Quantum elasticity of graphene: Thermal expansion coefficient and specific heat
We explore thermodynamics of a quantum membrane, with a particular application to suspended graphene membrane and with a particular focus on the thermal expansion coefficient. We show that an interplay between quantum and classical anharmonicity-controlled fluctuations leads to unusual elastic properties of the membrane.
The effect of quantum fluctuations is governed by the dimensionless coupling constant, g0 1, which vanishes
in the classical limit ( → 0) and is equal to 0.05 for graphene. We demonstrate that the thermal expansion
coefficient αT of the membrane is negative and remains nearly constant down to extremely low temperatures,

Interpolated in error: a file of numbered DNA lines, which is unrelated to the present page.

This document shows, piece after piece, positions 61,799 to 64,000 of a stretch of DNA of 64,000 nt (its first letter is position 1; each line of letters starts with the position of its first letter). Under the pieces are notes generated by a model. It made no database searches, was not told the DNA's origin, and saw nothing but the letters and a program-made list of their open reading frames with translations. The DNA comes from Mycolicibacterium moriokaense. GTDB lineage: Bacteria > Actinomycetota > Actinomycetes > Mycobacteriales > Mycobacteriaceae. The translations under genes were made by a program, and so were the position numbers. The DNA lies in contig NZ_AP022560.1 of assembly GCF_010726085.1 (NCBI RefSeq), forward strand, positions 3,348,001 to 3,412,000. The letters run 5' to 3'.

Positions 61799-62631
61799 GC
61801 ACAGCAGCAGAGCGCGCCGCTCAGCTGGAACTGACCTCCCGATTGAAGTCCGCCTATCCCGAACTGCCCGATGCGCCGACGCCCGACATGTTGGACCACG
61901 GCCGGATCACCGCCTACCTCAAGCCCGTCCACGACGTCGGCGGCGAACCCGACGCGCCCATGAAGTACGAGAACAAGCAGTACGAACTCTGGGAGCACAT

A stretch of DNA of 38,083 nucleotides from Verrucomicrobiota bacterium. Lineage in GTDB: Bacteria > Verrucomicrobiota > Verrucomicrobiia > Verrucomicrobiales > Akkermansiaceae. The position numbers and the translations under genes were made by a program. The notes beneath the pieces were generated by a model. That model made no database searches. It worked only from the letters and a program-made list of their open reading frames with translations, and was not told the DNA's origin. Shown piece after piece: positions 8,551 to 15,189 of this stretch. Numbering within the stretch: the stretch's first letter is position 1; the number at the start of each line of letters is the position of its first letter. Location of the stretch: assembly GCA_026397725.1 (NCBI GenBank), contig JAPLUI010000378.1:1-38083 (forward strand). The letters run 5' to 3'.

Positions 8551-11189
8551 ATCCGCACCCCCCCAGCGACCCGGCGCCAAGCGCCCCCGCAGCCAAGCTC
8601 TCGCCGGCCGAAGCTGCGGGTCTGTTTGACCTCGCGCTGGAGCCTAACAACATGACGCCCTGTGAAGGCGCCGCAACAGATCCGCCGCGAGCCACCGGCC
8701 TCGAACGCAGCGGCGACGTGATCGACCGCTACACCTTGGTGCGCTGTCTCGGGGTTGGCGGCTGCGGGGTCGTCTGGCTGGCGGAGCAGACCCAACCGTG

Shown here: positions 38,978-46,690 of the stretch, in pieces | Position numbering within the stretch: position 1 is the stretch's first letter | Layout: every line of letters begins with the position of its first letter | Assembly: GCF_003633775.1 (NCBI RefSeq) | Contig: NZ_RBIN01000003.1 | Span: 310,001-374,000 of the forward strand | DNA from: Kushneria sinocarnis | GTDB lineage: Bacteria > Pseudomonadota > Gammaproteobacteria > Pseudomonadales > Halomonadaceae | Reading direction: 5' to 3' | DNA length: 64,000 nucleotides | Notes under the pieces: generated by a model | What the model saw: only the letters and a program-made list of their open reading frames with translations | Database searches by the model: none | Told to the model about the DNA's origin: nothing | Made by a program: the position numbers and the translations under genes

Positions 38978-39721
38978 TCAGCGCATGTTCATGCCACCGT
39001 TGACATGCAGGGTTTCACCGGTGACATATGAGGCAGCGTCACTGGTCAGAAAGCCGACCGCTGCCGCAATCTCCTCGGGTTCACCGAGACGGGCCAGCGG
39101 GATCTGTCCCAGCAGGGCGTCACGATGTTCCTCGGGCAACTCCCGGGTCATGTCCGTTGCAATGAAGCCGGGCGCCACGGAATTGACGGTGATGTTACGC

T0 ∝ exp(−2/g0).We also find that αT diverges in the classical limit: αT ∝ −ln(1/g0) for g0 → 0. For graphene
parameters, we estimate the value of the thermal expansion coefficient as αT −0.23 eV−1, which applies below
the temperature Tuv ∼ g00 ∼ 500K(where 0 ∼ 1 eVis the bending rigidity) down to T0 ∼ 10−14 K. ForT <T0,
the thermal expansion coefficient slowly (logarithmically) approaches zero with decreasing temperature. This
behavior is surprising since typically the thermal expansion coefficient goes to zero as a power-law function.We
discuss possible experimental consequences of this anomaly.We also evaluate classical and quantum contributions
to the specific heat of the membrane and investigate the behavior of the Gr¨uneisen parameter.